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About this Poem 

“Passers-By” was published in Sandburg’s book Chicago Poems (H. Hold and Company, 1916).

Passers-by

Passers-by,
Out of your many faces
Flash memories to me
Now at the day end
Away from the sidewalks
Where your shoe soles traveled
And your voices rose and blent
To form the city’s afternoon roar
Hindering an old silence.

Passers-by,
I remember lean ones among you,
Throats in the clutch of a hope,
Lips written over with strivings,
Mouths that kiss only for love,
Records of great wishes slept with,
      Held long
And prayed and toiled for:

      Yes,
Written on
Your mouths
And your throats
I read them
When you passed by.

This poem is in the public domain.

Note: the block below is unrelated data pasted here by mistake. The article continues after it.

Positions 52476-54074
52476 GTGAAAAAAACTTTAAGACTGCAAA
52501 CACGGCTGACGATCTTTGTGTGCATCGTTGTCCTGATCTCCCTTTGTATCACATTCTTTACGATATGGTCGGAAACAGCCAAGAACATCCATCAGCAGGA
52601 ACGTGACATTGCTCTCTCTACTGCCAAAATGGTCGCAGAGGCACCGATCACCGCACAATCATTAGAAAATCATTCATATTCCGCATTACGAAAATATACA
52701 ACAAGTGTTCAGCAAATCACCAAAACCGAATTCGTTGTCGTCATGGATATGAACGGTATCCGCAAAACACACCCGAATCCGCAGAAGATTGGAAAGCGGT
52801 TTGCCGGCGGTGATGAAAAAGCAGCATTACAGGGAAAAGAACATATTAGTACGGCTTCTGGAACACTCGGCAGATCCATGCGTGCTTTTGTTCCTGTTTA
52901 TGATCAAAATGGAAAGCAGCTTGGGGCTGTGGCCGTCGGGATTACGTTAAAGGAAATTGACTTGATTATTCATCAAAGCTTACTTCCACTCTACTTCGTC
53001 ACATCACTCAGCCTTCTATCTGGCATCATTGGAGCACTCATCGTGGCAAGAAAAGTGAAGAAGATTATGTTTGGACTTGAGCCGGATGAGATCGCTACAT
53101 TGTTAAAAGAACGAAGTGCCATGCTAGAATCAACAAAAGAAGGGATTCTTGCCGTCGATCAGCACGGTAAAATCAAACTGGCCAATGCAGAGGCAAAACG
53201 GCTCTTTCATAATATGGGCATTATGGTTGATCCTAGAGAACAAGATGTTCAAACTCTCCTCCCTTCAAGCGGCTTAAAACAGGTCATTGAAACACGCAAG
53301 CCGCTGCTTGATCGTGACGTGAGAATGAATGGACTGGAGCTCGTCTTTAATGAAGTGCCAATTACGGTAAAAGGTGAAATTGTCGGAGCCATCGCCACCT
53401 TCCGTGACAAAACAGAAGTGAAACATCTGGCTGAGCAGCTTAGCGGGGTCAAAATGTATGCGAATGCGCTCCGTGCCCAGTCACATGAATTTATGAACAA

This poem is in the public domain.

Carl Sandburg

Carl Sandburg

Carl Sandburg was awarded three Pulitzer Prizes in his lifetime—the first in 1919 for his poetry collection Corn Huskers, the second in 1940 for his biography Abraham Lincoln: The War Years, and the third in 1951 for Complete Poems.

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Ain't they all in cahoots?
Ain't it fifty-fifty all down the line,
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The horse's name was Remorse.
There were people said, "Gee, what a nag!"
And they were Edgar Allan Poe bugs and so
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And threw dust in the noses of other ponies